Arts & Culture

Book Reviews: March 2014

Wondrous Beauty by Carol Berkin, Medusa’s Daughter by Jonathon Scott Fuqua/Steven Parke and His Wife Leaves Him by Stephen Dixon

Wondrous Beauty

Carol Berkin (Knpof)

Elizabeth Patterson Bonaparte—or Betsy, as she was called—was a
Baltimore legend and international celebrity, a sort-of
turn-of-the-19th-century It Girl. Born to a wealthy local family in
1785, she (as this book’s title suggests) was a beauty, attracting many
prospective suitors, including the brother of Napoleon. Betsy wed Jerome
Bonaparte and gave birth to his son, infuriating her powerful
brother-in-law, who sabotaged the marriage. In some ways, that’s the
least interesting part of the story, as Betsy deals with the fallout
from this fairy tale gone wrong for the rest of her life. Berkin, the
author of such books as Civil War Wives and Revolutionary Mothers,
doesn’t see Betsy as a victim but, refreshingly, as a complicated and
strong woman far ahead of her time.

Medusa’s Daughter

Jonathon Scott Fuqua/Steven Parke (Red GiantEntertainment)

Fuqua and Parke—local YA author and photographer/illustrator,
respectively—have collaborated on this ambitious project, publishing
Medusa’s Daughter simultaneously as a novel, graphic novel, and
children’s book. That way, they can appeal to all reading levels and
perhaps even encourage upward mobility by hooking kids into the story
and getting them to migrate to the next level, which is more complex and
difficult. Still, the graphic novel is at the heart of this trilogy,
with Fuqua’s compelling story about a teenage girl working a carny
sideshow after seemingly being abandoned by her parents. Illustrated by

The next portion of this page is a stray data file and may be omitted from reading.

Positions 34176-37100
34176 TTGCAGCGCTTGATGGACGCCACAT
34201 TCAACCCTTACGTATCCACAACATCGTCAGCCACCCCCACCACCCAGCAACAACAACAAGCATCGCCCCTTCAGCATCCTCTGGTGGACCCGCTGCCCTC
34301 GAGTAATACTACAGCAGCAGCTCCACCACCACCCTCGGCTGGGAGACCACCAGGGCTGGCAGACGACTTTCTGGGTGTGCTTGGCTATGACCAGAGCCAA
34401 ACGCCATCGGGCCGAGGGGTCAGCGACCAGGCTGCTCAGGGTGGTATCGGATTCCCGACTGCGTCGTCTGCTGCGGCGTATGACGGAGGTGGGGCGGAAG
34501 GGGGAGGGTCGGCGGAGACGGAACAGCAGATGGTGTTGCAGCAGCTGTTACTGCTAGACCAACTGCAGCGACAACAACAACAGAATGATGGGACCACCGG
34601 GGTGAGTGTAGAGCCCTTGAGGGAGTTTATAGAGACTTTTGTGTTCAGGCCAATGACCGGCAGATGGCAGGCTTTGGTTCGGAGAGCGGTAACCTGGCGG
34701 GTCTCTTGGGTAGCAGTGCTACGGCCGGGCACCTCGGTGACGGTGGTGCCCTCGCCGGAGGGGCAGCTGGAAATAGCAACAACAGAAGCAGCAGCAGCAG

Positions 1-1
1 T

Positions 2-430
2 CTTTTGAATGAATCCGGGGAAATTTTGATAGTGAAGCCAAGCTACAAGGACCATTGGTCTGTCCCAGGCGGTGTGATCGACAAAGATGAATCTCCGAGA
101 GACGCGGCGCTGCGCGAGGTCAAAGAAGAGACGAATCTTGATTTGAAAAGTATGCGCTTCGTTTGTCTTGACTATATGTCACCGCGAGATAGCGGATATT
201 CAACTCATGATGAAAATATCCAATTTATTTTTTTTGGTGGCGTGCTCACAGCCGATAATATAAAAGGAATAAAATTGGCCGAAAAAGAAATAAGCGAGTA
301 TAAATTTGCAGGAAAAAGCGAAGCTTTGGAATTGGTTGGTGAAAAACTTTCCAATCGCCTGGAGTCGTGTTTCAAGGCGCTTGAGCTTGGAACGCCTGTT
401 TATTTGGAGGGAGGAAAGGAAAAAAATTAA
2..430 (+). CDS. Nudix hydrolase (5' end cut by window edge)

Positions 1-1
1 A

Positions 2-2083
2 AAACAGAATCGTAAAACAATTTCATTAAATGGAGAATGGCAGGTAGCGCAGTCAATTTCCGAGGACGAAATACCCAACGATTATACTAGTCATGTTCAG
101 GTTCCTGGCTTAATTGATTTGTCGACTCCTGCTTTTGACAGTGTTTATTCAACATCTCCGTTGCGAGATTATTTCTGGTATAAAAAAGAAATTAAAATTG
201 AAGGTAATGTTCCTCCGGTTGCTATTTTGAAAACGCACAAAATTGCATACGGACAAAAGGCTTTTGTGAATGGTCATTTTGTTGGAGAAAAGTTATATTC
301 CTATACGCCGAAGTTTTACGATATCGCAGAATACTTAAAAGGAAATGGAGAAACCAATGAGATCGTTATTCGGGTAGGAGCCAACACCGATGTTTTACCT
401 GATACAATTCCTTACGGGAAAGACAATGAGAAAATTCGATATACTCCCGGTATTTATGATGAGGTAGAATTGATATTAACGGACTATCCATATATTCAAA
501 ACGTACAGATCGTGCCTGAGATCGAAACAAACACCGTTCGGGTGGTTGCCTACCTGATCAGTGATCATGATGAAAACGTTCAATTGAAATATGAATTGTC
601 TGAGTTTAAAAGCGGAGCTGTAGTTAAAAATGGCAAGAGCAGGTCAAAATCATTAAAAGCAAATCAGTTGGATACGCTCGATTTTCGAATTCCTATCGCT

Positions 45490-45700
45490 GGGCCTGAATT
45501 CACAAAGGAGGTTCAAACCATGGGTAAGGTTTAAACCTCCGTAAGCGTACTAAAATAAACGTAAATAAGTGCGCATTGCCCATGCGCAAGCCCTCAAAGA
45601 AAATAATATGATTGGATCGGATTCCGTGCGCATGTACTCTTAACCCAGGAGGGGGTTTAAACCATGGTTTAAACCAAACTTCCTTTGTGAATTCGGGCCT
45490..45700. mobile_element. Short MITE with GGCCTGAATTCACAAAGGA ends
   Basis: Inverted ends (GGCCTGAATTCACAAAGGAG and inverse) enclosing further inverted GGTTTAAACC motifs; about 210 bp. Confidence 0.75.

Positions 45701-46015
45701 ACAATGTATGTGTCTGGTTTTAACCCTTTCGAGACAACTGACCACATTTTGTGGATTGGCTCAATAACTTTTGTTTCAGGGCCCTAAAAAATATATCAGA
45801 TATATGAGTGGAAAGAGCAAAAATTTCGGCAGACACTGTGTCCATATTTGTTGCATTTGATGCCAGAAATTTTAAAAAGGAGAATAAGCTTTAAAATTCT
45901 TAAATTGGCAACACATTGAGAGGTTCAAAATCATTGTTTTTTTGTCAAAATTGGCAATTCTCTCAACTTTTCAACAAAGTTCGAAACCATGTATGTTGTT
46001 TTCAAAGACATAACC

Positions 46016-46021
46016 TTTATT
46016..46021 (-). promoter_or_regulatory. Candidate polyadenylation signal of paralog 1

Parke’s photographs, rather than drawn panels, it has a cinematic
quality that enhances the narrative sweep. It is eerily beautiful and
memorable, the sort of thing that could lead readers not just to the
other volumes, but also to the Greek myth that informs Fuqua’s story.

His Wife Leaves Him

Stephen Dixon (Fantagraphics Books)

Stephen Dixon tends to get labeled as a writer’s writer. No less an
authority than Jonathan Lethem claims to “return again and again to his
stories for writerly inspiration,” and many critics seem to believe that
Dixon’s uncommon fiction, with its digressions from narrative norms,
appeals mostly to fellow scribes. But Dixon, who taught writing at
Hopkins for years, is actually a reader’s writer in that his work piques
curiosity and then explores various emotions and responses to satisfy
it. Here, the curiosity begins with the title, which implies infidelity
and impermanence, but the stakes are considerably higher for Dixon’s
protagonist, Martin, whose wife dies after a lengthy illness. Martin
struggles with that irrevocable reality, examining and reexamining it
through a series of internal monologues, detailed recollections, and
imagined scenarios that reward careful reading.